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Purchase Ball head drivers and replace the Phillips screw with a socket head screw. I found I couldn't "feel" the Phillips screw easily and destroyed a switch one time that of course aborted the launch. Put a 2-56 socket head in and have had no
problems since. Kurt
This, along with the little black thingys that funnel the driver onto the screw head. Makes it super easy every time.
 

JimJarvis50

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My favorite switch is the "pvc screw switch" from Aerocon.

https://aeroconsystems.com/cart/switches/pcb-screw-switch/

The switch has only one moving part - the screw itself. The screw is tight enough such that it won't back out one tightened down. I have used somewhere on the order of a hundred of these switches on multiple hundreds of flights. I have only had one problem when a switch was supplied that was obviously defective. The pics show one version of what I do, which is to mount the switch on the altimeter bay skid for access through the air frame. The electronics can be activated with the bay installed or with it outside of the rocket. There are no wires to route or connect through or to the air frame. As shown in the pic, I also pot the wires from the back of the switch so that they can't come loose. Simple and reliable.

Jim

IMG_0806.jpg


IMG_0805.jpg
 

Titan II

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This, along with the little black thingys that funnel the driver onto the screw head. Makes it super easy every time.
This is the one Missile Works sells for their screw switches. Not only does it funnel the screw driver into the screw, it also keeps the screw from backing out of the switch. This one will not fit the Featherweight switches.

102_1006.jpg
 

Handeman

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Had a lever switch I picked up from Radio Shack... positioned it so a thin dowel --actually, I think it's a bamboo skewer-- can be inserted to turn it off, removing turns it on. I positioned it so it's lever down, to keep from accidentally shutting off the system under G's. I have had no issues with it, but I don't think I'd do another this way. The Shurters do just fine by me.


Later!

--Coop
I did the same thing. This is the pic of the av-bay for my L1 cert rocket.
E Bay battery and switch.jpg
I used the brass tube from the ink tube for a ball point pen. After the epoxy shown broke, I ended up using J B Weld to epoxy the tube to the board. It held up to a couple of 80G flights with I1299 Warp 9 loads.

I went to screw switches for my L2 rockets, but went back to the pull pin switches like this for my L3 and the ones I've built since. I'll probably stick with them. I use a screw switch as the Master On/Off power switch in the shoulder that fits in the booster section. The pull pins are in the switch band or av-bay vent holes. That way I can turn the altimeters on and off on the bench with just the screw switches, but when I get to the field, I insert the pins, turn on the screw switches and put the rocket together. On the pad, I just pull the pins and it's on.
 

billdz

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Thanks for the replies, folks. Lots of ideas, still not sure which way I'll go. Looks like the Eggtimer WiFi Switch is the only wireless option at this time. I was thinking wireless since my TeleMetrum moves from rocket to rocket.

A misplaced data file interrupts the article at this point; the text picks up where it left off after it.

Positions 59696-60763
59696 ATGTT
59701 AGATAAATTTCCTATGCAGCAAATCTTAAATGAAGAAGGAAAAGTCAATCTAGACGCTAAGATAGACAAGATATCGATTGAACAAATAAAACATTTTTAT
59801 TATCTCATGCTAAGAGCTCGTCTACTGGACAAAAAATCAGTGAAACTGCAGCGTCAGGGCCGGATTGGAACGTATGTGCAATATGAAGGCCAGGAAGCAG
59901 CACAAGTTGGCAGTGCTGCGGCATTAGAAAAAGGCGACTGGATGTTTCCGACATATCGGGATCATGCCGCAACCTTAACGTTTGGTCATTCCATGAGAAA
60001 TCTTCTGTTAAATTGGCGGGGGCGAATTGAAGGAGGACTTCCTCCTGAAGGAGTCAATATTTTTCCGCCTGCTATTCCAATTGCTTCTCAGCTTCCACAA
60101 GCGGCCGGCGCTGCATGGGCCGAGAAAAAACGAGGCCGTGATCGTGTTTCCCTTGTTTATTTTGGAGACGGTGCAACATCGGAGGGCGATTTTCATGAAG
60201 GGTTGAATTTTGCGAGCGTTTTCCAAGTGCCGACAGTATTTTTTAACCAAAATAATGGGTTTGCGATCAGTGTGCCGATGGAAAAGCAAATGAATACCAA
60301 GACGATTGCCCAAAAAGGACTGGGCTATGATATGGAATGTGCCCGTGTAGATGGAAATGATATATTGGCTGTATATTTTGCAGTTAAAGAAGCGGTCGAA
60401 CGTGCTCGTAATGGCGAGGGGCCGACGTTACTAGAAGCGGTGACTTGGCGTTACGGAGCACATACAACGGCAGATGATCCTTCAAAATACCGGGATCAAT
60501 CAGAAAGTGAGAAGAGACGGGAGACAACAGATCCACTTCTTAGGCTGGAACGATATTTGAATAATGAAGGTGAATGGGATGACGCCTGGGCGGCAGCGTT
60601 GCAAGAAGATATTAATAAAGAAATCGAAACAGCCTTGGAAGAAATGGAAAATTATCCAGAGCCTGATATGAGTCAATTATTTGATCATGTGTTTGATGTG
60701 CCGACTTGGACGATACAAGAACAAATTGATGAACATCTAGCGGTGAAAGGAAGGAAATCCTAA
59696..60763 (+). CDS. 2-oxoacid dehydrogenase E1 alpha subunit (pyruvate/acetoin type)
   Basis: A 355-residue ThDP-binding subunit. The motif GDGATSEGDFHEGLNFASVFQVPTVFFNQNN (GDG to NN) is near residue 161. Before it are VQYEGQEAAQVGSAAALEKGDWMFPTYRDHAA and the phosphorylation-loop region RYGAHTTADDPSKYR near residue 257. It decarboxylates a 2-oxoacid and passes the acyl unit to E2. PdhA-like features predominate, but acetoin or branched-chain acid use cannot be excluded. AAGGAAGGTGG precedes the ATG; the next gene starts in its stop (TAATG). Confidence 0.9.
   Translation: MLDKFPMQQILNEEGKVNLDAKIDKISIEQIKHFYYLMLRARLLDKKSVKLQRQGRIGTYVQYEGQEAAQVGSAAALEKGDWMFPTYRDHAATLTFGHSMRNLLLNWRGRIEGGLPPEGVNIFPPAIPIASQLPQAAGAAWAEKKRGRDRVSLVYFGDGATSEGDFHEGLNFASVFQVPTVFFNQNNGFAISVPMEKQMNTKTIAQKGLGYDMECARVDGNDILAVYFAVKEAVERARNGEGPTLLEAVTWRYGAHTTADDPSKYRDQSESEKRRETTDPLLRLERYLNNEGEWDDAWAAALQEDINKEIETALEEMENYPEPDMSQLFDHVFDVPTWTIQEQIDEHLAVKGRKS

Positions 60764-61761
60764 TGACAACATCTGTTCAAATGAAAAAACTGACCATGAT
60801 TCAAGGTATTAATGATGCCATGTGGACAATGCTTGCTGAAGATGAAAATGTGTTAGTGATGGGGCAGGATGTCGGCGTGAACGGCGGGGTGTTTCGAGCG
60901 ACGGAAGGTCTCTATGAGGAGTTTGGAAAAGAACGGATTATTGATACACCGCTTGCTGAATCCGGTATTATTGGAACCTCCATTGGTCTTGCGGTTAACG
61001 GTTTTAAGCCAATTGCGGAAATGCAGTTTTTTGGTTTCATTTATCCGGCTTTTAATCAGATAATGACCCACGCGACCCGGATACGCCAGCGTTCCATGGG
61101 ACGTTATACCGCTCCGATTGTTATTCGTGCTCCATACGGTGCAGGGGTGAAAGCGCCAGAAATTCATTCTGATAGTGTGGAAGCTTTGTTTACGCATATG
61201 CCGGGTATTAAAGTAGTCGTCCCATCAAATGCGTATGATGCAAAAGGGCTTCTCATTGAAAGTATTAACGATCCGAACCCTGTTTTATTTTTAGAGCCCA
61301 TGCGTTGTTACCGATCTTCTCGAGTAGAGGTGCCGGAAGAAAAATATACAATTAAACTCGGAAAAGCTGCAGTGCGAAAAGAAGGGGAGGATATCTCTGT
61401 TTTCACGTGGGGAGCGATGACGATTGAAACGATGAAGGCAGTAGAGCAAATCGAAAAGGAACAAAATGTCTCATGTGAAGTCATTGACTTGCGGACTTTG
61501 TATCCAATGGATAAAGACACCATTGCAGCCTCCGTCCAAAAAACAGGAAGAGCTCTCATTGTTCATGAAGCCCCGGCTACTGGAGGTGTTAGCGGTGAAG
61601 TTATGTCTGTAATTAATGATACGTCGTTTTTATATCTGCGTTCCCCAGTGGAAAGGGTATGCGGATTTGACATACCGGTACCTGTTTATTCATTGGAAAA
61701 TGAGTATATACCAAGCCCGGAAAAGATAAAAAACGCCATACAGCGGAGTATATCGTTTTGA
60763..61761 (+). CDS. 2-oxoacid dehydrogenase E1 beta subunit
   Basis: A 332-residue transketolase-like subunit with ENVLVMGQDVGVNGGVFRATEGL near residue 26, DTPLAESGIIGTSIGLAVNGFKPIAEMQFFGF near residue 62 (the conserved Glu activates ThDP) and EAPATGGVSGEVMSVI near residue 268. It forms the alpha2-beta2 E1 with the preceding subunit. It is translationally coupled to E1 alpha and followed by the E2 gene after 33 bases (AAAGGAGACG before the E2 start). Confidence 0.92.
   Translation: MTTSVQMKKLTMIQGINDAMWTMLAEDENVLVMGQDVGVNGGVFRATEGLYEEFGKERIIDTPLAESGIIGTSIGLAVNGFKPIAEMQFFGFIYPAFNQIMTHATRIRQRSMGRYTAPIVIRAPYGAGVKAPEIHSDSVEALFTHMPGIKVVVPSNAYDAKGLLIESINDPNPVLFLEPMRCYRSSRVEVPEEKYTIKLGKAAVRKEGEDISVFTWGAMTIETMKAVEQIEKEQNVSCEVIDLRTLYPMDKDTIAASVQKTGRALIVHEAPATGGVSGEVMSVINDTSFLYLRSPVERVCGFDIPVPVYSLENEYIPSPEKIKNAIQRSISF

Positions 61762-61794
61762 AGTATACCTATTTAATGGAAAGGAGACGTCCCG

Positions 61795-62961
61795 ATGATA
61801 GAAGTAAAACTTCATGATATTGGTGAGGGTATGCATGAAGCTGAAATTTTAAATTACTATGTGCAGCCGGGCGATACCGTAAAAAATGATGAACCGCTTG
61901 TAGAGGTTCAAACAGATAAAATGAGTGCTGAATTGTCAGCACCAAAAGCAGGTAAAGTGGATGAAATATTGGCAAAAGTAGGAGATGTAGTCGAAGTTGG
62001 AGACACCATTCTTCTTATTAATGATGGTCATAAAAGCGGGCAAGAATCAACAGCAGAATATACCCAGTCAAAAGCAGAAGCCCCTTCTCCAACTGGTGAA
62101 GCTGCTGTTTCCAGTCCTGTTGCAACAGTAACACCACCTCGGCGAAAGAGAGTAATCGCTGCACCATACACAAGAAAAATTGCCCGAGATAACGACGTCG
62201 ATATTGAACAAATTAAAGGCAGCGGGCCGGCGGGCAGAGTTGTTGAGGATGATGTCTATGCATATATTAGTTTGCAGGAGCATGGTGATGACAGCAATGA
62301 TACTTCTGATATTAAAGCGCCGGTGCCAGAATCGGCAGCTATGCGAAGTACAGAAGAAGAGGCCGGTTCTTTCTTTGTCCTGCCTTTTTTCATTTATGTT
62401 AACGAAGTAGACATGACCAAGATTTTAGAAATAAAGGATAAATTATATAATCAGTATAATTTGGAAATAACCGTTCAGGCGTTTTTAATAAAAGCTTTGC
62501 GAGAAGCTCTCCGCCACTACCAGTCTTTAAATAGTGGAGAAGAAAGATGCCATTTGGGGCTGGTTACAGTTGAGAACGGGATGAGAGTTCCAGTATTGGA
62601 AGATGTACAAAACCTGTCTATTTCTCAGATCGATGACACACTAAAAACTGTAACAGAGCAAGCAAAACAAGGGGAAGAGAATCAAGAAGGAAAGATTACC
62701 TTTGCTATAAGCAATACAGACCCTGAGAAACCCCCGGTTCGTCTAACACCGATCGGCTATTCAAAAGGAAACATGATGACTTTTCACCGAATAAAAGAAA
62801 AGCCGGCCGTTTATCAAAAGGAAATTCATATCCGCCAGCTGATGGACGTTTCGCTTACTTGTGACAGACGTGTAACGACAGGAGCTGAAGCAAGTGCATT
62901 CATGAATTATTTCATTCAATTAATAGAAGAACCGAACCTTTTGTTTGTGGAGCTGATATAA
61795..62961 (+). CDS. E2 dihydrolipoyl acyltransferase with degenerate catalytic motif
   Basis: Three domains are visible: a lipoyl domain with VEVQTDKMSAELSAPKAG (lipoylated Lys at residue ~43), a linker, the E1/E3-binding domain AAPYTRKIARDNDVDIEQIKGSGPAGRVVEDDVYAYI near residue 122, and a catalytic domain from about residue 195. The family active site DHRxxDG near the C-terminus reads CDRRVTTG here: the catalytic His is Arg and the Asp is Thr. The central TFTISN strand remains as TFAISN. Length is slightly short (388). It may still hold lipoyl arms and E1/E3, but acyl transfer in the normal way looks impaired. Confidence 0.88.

KenRico

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I bought a couple of eGGtimer WiFi switches when they hit to use with my altimeters.

Now i buy the Altimeter with the built in Wifi switch ..the eGGtimer Quantum , saves the continuity wiring between my old altimeters and the switch, and its less expensive than the commercial deployment altimeters out now.

Kenny
 

Bat-mite

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Magnetic switches are great for smaller rockets where there is little to no room to have a big switch sticking through the wall. But you have to be very careful to mark the airframe where the magnet is, or else you will be standing at the pad for a long time, trying to find the magnet. Also, elevate the mag switch so that it is close to the coupler wall.
 

rms

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In the last few builds, I have started mounting missleworks or featherweight screw switches to a piece of body tube mounted on the alt sled. This allows the sled to be pulled out without the aggravation of wire connected to the rocket body. The switches line up with the av bay sampling holes to allow ease of activating.

IMG_1136.jpgIMG_1134.jpgIMG_1135.jpg
 

Bat-mite

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In the last few builds, I have started mounting missleworks or featherweight screw switches to a piece of body tube mounted on the alt sled. This allows the sled to be pulled out without the aggravation of wire connected to the rocket body. The switches line up with the av bay sampling holes to allow ease of activating.
Cool idea.
 

kcobbva

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I've become very fond of the Mag Switch, but as Bat-Mite suggested, you need to mark your sweet spot to arm it at the pad otherwise your moving the magnet all over the place to get it to turn on. I have two mounted in one rocket and very specific marks so I can turn on each individually.
 

kcobbva

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Onebadhawk

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It's not...
12V is too high for most altimeters..
My post wasn't for the device..
It was for the keychain remotes..
I have quite a few of Cris Eggtimers remote switches,,
I really like em..
He is right though,,
I used to buy these remotes many ways,, many different ads on ebay..
Not as prevalent as they were..
But you can still get em...
I vote we get a petition together and all sign it to get Cris Eggtimer to bring back the remote switch....lol...

( man, is he gonna kill me,, lol )

Teddy
 

ksaves2